Posted October 17, 2017
Dictionary Day celebrates the birthday of American lexicographer Noah Webster, who was born on October 16, 1758.
February 22, 2017
In honor of Black History Month, we’ve compiled a list of titles of interest from our publishers:
Heav'nly Tidings From the Afric Muse: The Grace and Genius of Phillis Wheatley by Richard Kigel
America had a Founding Mother, too—her name was Phillis Wheatley. This new comprehensive and thrilling biography details the life and work of the slave who became what the author calls “the Poet Laureate of the American Revolution.” Includes excerpts of all her poems, new details on her writing and her meetings with George Washington, and more. Her name should be as well-known as Harriet Tubman and Martin Luther King for the story of African-American history.
Hemingway, Three Angels, and Me by Jerome Mark Antil
"The Jim Crow South is the setting for this compelling coming-of-age story filled with compassion and understanding. Black-and-white pictures from Antil's family collection illustrate the story, and QR codes provide interactive audio and video effects, using modern technology to introduce younger audiences to the sights and sounds of the 1950s. The Pompey Hollow books are suited both to middle readers and to those nostalgic for a time ripe with family farms and small towns, rarer now than then. Those who enjoy novels with small-town settings and wholesome young protagonists will enjoy this novel as well." - 5-Star Review, Foreword Magazine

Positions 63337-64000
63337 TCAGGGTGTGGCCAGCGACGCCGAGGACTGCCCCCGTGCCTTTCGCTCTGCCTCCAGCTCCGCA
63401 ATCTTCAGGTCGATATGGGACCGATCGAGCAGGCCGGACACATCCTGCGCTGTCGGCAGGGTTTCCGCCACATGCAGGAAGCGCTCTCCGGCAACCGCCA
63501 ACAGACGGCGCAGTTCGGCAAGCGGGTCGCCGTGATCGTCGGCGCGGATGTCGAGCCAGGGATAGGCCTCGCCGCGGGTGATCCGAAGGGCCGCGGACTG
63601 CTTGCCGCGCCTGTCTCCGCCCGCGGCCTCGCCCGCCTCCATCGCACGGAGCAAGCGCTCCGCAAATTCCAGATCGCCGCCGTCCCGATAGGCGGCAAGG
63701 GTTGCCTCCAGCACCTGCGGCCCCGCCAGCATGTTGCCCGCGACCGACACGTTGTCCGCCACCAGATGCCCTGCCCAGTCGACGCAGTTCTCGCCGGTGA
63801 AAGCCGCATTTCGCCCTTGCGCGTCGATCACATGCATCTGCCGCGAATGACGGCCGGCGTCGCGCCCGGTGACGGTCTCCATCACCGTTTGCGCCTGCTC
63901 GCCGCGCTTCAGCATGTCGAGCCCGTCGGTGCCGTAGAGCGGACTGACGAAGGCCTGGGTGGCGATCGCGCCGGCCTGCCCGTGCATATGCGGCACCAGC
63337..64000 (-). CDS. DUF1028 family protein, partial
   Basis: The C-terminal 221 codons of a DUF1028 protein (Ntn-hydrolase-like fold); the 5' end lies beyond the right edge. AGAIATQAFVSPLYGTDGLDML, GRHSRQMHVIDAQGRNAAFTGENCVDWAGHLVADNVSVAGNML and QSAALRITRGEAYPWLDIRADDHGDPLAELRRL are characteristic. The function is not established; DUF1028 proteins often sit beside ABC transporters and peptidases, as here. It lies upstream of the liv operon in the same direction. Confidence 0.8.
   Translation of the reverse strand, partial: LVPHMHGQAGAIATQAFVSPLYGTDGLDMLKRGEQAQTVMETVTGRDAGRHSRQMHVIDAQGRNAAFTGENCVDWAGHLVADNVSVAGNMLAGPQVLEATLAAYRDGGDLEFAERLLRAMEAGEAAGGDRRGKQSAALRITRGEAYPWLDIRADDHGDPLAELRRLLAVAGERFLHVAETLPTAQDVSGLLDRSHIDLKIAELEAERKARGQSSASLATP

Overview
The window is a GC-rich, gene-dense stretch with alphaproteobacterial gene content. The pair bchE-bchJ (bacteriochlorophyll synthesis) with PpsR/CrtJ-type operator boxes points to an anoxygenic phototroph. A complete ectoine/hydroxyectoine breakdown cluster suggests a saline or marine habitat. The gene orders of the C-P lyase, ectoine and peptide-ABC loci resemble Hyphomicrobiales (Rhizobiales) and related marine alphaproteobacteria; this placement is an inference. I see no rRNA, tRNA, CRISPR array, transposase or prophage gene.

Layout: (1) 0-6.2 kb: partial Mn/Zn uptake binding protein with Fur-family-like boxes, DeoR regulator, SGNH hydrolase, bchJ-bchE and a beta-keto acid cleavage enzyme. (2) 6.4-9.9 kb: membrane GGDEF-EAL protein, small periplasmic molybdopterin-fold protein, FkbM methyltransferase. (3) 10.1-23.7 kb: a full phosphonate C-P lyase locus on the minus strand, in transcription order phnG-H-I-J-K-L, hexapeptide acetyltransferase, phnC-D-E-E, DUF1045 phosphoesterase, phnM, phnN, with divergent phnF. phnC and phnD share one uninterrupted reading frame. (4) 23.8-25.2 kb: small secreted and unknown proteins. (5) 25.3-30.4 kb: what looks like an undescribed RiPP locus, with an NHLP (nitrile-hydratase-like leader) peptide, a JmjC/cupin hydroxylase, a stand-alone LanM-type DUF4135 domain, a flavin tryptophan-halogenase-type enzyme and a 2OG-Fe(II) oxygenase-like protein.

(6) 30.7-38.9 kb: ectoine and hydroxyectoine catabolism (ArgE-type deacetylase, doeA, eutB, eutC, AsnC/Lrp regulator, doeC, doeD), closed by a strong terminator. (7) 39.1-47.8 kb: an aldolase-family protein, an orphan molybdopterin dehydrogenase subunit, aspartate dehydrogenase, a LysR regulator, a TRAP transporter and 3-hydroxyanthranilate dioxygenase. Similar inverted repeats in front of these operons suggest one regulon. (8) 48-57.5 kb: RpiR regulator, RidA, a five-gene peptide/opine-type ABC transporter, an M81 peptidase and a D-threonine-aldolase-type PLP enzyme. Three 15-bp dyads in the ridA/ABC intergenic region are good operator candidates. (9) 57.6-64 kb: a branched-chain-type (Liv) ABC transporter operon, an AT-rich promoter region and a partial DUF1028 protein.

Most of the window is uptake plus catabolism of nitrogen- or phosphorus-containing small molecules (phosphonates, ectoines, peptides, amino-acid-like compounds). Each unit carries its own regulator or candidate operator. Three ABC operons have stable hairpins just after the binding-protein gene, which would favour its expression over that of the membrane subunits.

Who Owns the Ice House?: Eight Life Lessons from an Unlikely Entrepreneur by Clifton Taulbert and Gary Schoeniger
The riveting business and life lessons memoir that chronicles Clifton Taulbert’s journey as a preteen in the Mississippi Delta at the height of legal segregation in the 1930s—where he gets a job selling and delivering ice at his uncle's business— to being recognized by Time Magazine as "one of our nation’s most outstanding emerging entrepreneurs." Who Owns The Ice House? reaches into the past to remind us of the timeless and universal principles that can empower anyone to succeed. An inspiration to the high school, college-aged, and young African-American entrepreneurs the author has taught and mentored for years.
Long Road to Hard Truth: The 100 Year Mission to Create the National Museum of African American History and Culture by Robert Leon Wilkins
The Smithsonian opened the National Museum of African American History and Culture in 2016, and author Robert L. Wilkins’ vision and persistence made it happen. Features the behind-the-scenes story of how this treasure for the American museum- and history-loving public came to be.
Memoir of Pierre Toussaint: Slave, Hairdresser, Candidate for Saint by Hannah Lee
High-quality reissue of the memoir first released in 1854, about the man who went from being a slave to becoming a famous hairdresser in 19th Century New York, beloved for his charitable works and now interred under the altar of Saint Patrick's Cathedral. Catholics believe he'll be the first African-American Saint based on his work with the poor and destitute in the city in that era.